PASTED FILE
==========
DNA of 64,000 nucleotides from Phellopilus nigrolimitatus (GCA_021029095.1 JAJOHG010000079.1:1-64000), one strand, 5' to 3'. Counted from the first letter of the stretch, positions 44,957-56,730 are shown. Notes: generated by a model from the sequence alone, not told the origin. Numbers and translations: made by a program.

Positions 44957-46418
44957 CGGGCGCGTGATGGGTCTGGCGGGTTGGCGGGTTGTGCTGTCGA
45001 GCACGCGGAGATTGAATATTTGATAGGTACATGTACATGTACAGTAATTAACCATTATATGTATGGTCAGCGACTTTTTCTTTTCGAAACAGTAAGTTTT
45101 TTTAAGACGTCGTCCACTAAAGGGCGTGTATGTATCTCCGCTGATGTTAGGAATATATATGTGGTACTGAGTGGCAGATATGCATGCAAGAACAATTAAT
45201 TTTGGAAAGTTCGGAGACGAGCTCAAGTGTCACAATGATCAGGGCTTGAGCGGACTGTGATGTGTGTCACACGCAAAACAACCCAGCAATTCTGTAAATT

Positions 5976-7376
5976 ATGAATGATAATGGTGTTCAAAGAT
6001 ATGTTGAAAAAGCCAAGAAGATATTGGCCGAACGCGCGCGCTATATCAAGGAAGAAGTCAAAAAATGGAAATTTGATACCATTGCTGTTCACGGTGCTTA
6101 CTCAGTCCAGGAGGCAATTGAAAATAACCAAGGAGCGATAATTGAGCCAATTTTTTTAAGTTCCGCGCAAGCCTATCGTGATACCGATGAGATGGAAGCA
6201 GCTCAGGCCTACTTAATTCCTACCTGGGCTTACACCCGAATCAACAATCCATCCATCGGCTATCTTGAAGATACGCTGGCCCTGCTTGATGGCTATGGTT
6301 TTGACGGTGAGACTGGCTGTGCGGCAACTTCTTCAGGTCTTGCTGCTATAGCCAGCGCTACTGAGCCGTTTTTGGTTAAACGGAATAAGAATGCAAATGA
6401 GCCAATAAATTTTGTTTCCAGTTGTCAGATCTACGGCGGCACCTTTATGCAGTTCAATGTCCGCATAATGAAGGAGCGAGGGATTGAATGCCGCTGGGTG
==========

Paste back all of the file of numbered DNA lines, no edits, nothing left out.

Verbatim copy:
DNA of 64,000 nucleotides from Phellopilus nigrolimitatus (GCA_021029095.1 JAJOHG010000079.1:1-64000), one strand, 5' to 3'. Counted from the first letter of the stretch, positions 44,957-56,730 are shown. Notes: generated by a model from the sequence alone, not told the origin. Numbers and translations: made by a program.

Positions 44957-46418
44957 CGGGCGCGTGATGGGTCTGGCGGGTTGGCGGGTTGTGCTGTCGA
45001 GCACGCGGAGATTGAATATTTGATAGGTACATGTACATGTACAGTAATTAACCATTATATGTATGGTCAGCGACTTTTTCTTTTCGAAACAGTAAGTTTT
45101 TTTAAGACGTCGTCCACTAAAGGGCGTGTATGTATCTCCGCTGATGTTAGGAATATATATGTGGTACTGAGTGGCAGATATGCATGCAAGAACAATTAAT
45201 TTTGGAAAGTTCGGAGACGAGCTCAAGTGTCACAATGATCAGGGCTTGAGCGGACTGTGATGTGTGTCACACGCAAAACAACCCAGCAATTCTGTAAATT

Positions 5976-7376
5976 ATGAATGATAATGGTGTTCAAAGAT
6001 ATGTTGAAAAAGCCAAGAAGATATTGGCCGAACGCGCGCGCTATATCAAGGAAGAAGTCAAAAAATGGAAATTTGATACCATTGCTGTTCACGGTGCTTA
6101 CTCAGTCCAGGAGGCAATTGAAAATAACCAAGGAGCGATAATTGAGCCAATTTTTTTAAGTTCCGCGCAAGCCTATCGTGATACCGATGAGATGGAAGCA
6201 GCTCAGGCCTACTTAATTCCTACCTGGGCTTACACCCGAATCAACAATCCATCCATCGGCTATCTTGAAGATACGCTGGCCCTGCTTGATGGCTATGGTT
6301 TTGACGGTGAGACTGGCTGTGCGGCAACTTCTTCAGGTCTTGCTGCTATAGCCAGCGCTACTGAGCCGTTTTTGGTTAAACGGAATAAGAATGCAAATGA
6401 GCCAATAAATTTTGTTTCCAGTTGTCAGATCTACGGCGGCACCTTTATGCAGTTCAATGTCCGCATAATGAAGGAGCGAGGGATTGAATGCCGCTGGGTG